Tom Foley threw his hat into the political ring yesterday, and by chosing a VFW hall in the South End of Waterbury to make the announcement that he is running for governor, he cast a bright spotlight on Waterbury, and the role the city will play in this year's election.
Story and Photographs By John Murray
Foley is 61 years old and has spent most of his carer as a successful businessman. He has launched a private investment company, bought and sold numerous companies, and he was appointed the U.S. Ambassador to Ireland in 2006 by President George W. Bush. Foley is seen here entering the Wheeler Young VFW Post 210 on Baldwin Street in Waterbury yesterday afternoon with his wife Leslie. They were married in 2009 and have twin children two years old. Leslie previously worked as an associate counsel to President George W. Bush in the Office of White House Counsel.
Foley originally plunged into state politics to challenge Chris Dodd for the U.S. Senate, but when Republican Governor Jodi Rell opted to not seek re-election in 2010, Foley switched to seeking the governor's seat. After winning a GOP primary, Foley narrowly lost the general election to Dannel Malloy by 6000 votes, one of the closest elections for governor in Connecticut in the past 50 years.
The key to Republican strategy in this year's election is to take the campaign into the cities and challenge Malloy in historically Democrat strongholds. Several political pundits in Hartford have predicted that Waterbury could emerge as the battleground in the 2014 race becuase it is a more conservative city than New Haven, Bridgeport or Hartford. Foly came within 1700 votes of Malloy in 2010, and by choosing Waterbury to make his announcement, he sent a strong statement that Waterbury plays a clear role in his campaign strategy. When asked why he choose Waterbury, and why the VFW hall, Foley said, "It's not the capitol, and we love veterans."
Foley's announcement speech was harshly critical of Governor Malloy's policies, and promised to cut taxes, and to funnel more money to cities through an urban policy agenda that focuses on jobs, crime, schools, housing and poverty.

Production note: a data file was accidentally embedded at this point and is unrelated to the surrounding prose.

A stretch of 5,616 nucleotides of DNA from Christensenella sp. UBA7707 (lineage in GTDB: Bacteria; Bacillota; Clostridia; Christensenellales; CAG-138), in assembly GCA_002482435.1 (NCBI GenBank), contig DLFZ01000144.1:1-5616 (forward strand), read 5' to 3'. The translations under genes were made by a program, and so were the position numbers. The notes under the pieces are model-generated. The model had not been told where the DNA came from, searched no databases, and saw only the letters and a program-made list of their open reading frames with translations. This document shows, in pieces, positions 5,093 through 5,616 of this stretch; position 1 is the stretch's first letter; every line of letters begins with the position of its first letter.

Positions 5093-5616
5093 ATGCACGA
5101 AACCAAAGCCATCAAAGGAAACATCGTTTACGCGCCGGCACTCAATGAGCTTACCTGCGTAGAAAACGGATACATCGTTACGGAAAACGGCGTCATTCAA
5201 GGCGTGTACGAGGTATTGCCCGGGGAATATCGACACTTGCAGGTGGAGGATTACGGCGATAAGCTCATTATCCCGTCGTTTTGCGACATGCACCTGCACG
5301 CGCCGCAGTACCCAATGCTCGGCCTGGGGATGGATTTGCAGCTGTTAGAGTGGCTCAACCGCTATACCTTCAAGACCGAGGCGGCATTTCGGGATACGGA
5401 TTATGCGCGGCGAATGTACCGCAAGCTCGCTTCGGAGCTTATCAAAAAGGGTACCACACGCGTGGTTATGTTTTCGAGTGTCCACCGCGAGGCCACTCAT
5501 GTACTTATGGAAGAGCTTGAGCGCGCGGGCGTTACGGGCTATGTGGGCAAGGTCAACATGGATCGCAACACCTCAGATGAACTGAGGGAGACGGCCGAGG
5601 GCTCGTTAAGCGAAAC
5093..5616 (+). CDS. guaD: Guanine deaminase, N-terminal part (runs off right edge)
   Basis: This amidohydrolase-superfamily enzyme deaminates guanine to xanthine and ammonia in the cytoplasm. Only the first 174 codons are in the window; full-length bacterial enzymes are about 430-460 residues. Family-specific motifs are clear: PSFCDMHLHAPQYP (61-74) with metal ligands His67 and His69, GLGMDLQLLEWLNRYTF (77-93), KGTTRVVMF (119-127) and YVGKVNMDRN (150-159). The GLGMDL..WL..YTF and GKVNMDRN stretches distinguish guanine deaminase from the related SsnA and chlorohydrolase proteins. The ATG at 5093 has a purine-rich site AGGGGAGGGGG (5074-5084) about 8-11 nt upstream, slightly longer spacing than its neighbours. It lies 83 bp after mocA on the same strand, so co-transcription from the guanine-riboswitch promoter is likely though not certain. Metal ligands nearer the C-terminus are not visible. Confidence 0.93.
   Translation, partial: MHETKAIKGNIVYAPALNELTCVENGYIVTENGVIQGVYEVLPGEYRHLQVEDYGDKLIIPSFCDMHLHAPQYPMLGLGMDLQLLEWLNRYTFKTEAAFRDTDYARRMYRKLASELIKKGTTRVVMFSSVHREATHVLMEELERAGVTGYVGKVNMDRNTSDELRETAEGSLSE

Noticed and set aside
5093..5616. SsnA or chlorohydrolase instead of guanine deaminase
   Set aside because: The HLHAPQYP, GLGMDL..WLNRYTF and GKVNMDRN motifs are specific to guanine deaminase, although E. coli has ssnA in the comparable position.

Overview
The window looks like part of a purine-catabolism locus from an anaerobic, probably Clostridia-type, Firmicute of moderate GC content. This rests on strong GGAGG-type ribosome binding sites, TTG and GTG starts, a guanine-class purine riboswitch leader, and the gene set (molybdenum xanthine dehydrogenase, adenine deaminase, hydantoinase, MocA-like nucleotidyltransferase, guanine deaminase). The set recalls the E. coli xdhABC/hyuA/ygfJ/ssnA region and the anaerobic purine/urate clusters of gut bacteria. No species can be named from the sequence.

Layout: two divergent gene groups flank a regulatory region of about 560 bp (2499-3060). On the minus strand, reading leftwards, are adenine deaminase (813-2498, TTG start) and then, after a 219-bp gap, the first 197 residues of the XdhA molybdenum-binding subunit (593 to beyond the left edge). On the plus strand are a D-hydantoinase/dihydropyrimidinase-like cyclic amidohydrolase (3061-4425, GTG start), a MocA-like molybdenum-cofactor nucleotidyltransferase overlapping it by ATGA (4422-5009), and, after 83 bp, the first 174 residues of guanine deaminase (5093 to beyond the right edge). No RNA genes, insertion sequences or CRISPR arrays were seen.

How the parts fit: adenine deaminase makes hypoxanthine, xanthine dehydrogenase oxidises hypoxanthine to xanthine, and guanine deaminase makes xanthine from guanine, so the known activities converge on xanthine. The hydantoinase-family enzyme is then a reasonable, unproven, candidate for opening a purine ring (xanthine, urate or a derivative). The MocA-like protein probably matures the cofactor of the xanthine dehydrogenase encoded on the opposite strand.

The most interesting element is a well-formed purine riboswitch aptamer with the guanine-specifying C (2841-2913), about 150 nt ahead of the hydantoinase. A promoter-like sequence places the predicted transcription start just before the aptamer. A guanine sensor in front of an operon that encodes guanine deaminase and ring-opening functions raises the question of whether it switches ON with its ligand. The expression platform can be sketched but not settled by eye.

Waterbury Mayor Neil O'Leary, a staunch Democrat, raised some eyebrows when he entered the VFW hall on Baldwin Street. O'Leary listened to Foley's speech from the back of the room, and then gave a Democrat counterpoint to the statewide media outside of the hall. O'Leary said Foley's speech lacked detail and his wide sweeping statement about tax cuts made him nervous. "When you talk about cuts, that's the time when the city leaders get nervous because of our reliance on state aid," O'Leary said. "You don't just cut without consequences. And guess what the consequences in an urban city will be? Raise property taxes."
Before Foley, who lives in Greenwich, gets his rematch with Dan Malloy he has to emerge victorious from an already crowded GOP field. Other's seeking the nomination are Danbury Mayor Mark Boughton, Shelton Mayor Mark Lauretti, State Senator Toni Boucher of Wilton, and State Senate Majority Leader John McKinney of Fairfield. Foley is a millionaire, and used $12 million of his own money to seek the governor's seat in 2010. When asked whether he will seek public funding this year, or use his own resources to finance his campaign, Foley told the media he was still undecided.